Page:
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Physical activity: the key to fighting arthritis in the knee

Physical activity: the key to fighting arthritis in the knee

Have you been suffering from knee pain for some time? Have you reduced your daily activities as a result? Do you feel that your knee is stiffer in the morning?

You may be suffering from arthritis of the knee!

In fact, arthritis is a degenerative process of the knee cartilage, caused by an imbalance between the regenerative capacity and the degree of degradation of the cartilage components. This leads to a decrease in the joint space of the knee and a pinching of the internal or external compartment. It is the internal compartment that is most frequently affected by oarthritis!

Let's move on to the signs and symptoms of a person suffering from arthritis. These include pain that increases with exercise and decreases with rest, a larger knee, decreased mobility, muscle weakness, knee deformity (most often varus) and crackling sounds when moving.

How to prevent arthritis you ask?

On the one hand, you should know that there are non-modifiable risk factors for arthritis such as age (> 50 years), gender (female > male), genetics, history of knee trauma (fracture with joint misalignment, meniscal injury, ACL tear, etc.) and osteoarticular diseases. Interesting fact for women: the risk of knee arthritis doubles after menopause!

On the other hand, there are also modifiable risk factors, including excess weight (BMI > 27 kg/m2) and physical inactivity, which are the two most important modifiable factors found in the literature. In terms of physical inactivity, the most important factors are weakness of the quadriceps, the muscle at the front of the thigh, and a decrease in aerobic capacity. In addition to these two factors, biomechanical stresses, i.e., the amount of impact imposed on the knee, related to certain types of employment or the practice of certain sports involving significant impact on the knee, contribute to the appearance or aggravation of oarthritis.

Now, what should you do if you have arthritis in your knee?

There are three key components to managing knee arthritis: education, self-management and physical activity.

Let's start with patient education and self-management. It is important to understand what arthritis is and how to manage yourself to limit the progression of symptoms. One of the roles of the physiotherapist is to explain the condition to you, to give you relevant advice in relation to your complaints and to encourage you to remain active.

Let's continue with physical activity. First of all, it is important to know that inactivity is more damaging to cartilage than activity! Also, don't forget that one of the major risk factors for arthritis is physical inactivity, as explained above. Another role of the physiotherapist is to prescribe and demonstrate appropriate exercises adapted to your condition! The program includes aerobic exercises, quadriceps strengthening, joint mobility and proprioception exercises.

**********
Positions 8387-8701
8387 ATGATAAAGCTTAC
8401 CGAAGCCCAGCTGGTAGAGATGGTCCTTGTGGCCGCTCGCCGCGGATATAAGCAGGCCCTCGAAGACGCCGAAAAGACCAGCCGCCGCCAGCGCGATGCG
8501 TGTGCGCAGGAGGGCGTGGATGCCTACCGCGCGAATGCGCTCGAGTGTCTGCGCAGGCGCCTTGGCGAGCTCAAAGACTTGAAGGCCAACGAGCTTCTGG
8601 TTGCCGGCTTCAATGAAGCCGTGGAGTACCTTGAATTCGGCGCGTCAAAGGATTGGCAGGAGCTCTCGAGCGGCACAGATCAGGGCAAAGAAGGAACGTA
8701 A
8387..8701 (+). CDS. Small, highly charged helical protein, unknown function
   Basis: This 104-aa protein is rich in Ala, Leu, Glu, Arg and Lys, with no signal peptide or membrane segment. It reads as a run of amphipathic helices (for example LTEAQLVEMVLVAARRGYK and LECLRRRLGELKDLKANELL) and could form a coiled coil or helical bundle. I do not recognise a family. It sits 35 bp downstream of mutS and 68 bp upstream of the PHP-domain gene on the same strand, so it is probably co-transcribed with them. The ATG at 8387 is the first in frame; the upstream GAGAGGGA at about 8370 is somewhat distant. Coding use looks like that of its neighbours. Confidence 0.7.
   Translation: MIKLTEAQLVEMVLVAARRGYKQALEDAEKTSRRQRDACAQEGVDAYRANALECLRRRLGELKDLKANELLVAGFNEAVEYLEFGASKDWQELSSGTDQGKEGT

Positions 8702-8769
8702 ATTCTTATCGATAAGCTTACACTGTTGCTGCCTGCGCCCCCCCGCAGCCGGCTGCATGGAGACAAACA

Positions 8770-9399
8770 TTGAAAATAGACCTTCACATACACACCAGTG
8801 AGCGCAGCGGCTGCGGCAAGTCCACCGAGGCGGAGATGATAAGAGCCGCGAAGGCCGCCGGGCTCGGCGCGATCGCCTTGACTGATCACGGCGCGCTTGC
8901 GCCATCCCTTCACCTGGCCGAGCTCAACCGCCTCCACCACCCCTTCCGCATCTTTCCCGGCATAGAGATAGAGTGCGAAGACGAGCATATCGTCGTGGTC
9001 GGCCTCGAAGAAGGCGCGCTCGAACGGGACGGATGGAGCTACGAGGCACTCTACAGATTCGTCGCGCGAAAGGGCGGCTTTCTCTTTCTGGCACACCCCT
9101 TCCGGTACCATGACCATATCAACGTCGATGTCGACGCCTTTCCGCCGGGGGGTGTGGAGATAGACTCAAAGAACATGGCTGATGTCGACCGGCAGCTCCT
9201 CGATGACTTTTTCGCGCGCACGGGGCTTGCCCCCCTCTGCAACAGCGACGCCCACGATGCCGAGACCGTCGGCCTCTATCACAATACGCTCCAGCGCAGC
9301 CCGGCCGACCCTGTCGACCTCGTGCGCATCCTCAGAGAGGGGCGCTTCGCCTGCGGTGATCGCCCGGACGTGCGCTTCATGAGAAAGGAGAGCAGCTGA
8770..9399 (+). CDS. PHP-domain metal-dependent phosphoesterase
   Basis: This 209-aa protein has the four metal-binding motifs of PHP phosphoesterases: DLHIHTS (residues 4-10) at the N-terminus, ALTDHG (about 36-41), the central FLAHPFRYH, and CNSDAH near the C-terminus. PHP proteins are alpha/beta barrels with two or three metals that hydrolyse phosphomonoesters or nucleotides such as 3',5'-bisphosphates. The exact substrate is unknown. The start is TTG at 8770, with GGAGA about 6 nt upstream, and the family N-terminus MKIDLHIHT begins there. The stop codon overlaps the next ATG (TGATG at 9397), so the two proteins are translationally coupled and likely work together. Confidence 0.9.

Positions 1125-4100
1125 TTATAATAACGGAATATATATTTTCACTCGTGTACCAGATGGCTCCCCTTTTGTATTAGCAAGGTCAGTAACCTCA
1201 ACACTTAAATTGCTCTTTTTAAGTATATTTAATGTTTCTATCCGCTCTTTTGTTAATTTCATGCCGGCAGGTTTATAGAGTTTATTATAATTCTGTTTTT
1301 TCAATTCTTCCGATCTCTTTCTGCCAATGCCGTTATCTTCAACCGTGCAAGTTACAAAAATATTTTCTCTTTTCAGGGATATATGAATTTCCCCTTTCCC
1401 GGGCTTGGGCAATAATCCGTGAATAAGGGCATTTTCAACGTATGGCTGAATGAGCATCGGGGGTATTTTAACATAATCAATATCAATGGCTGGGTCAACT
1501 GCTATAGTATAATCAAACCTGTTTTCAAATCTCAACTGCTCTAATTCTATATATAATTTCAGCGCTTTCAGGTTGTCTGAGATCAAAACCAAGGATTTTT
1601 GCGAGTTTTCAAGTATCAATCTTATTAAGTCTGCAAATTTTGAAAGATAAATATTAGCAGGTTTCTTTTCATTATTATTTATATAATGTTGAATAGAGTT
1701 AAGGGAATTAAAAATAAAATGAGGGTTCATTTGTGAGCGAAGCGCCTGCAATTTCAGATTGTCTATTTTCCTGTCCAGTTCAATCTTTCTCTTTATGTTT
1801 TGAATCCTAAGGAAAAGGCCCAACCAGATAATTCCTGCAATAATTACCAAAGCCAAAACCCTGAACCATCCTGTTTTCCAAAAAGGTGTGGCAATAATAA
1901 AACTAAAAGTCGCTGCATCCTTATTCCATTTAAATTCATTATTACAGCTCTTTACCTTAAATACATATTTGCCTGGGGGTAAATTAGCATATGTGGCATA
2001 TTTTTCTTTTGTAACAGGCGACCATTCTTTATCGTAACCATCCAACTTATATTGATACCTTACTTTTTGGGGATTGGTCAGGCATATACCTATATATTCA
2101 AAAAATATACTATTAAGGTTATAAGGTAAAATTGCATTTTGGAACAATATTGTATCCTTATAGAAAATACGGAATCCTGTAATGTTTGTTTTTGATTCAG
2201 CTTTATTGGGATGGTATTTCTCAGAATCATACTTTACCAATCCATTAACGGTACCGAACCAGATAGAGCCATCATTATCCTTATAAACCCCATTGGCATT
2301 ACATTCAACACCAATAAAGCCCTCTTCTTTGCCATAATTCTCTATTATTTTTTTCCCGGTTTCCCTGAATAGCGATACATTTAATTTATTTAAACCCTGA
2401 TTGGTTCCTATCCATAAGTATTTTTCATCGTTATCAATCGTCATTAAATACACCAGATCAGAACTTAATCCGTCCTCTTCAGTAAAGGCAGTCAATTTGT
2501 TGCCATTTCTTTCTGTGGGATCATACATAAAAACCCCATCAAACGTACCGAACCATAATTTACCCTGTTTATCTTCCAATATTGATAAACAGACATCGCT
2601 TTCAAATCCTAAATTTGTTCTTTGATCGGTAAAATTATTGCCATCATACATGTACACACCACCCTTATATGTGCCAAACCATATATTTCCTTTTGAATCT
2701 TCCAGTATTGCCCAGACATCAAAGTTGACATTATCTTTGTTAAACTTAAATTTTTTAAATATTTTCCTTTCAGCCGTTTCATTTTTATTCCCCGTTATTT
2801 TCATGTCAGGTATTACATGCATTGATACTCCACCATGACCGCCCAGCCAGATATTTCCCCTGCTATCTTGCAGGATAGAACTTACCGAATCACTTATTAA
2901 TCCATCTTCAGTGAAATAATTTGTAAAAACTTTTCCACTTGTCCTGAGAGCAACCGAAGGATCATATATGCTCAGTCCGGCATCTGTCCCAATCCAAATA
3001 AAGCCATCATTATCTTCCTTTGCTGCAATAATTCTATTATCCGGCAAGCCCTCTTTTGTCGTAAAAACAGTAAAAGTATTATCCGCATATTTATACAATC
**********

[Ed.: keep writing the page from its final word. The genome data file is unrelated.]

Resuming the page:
Finally, let's go back to overweight, the second major risk factor for arthritis. In fact, excess weight increases the pressure on the knee joints, which can increase joint pinching and thus amplify the symptoms. Regular physical activity helps to achieve and maintain a healthy weight. According to the literature, a weight loss of as little as three to five kilos has a direct effect on reducing pain and improving function! As you can see, physical activity plays a key role in the prevention, treatment and management of knee arthritis!

In short, the key to fighting arthritis is to move, but to move gradually so as not to injure yourself, hence the importance of consulting one of our physiotherapy experts!

If you think you have arthritis in your knee, don't hesitate to consult your physiotherapist, who will be able to guide you in managing your symptoms and in prescribing a personalized exercise program adapted to your condition!

References:

Boutet, Sylvain. Arthrose du genou, solutions de rechange aux médicaments. Le Médecin du Québec, volume 41, number 8, August 2006. Pages 1-6. Availabe (online) : https://fmoq-legacy.s3.amazonaws.com/fr/Le%20Medecin%20du%20Quebec/Archives/2000%20-%202009/037-042DrBoutet0806.pdf

Course notes from UdeM : PHT 1310-Physiothérapie musculo-squelettique 1, Extrémités. Section II-Pathologies, évaluation et traitement des affections musculo-squelettiques des extrémités.

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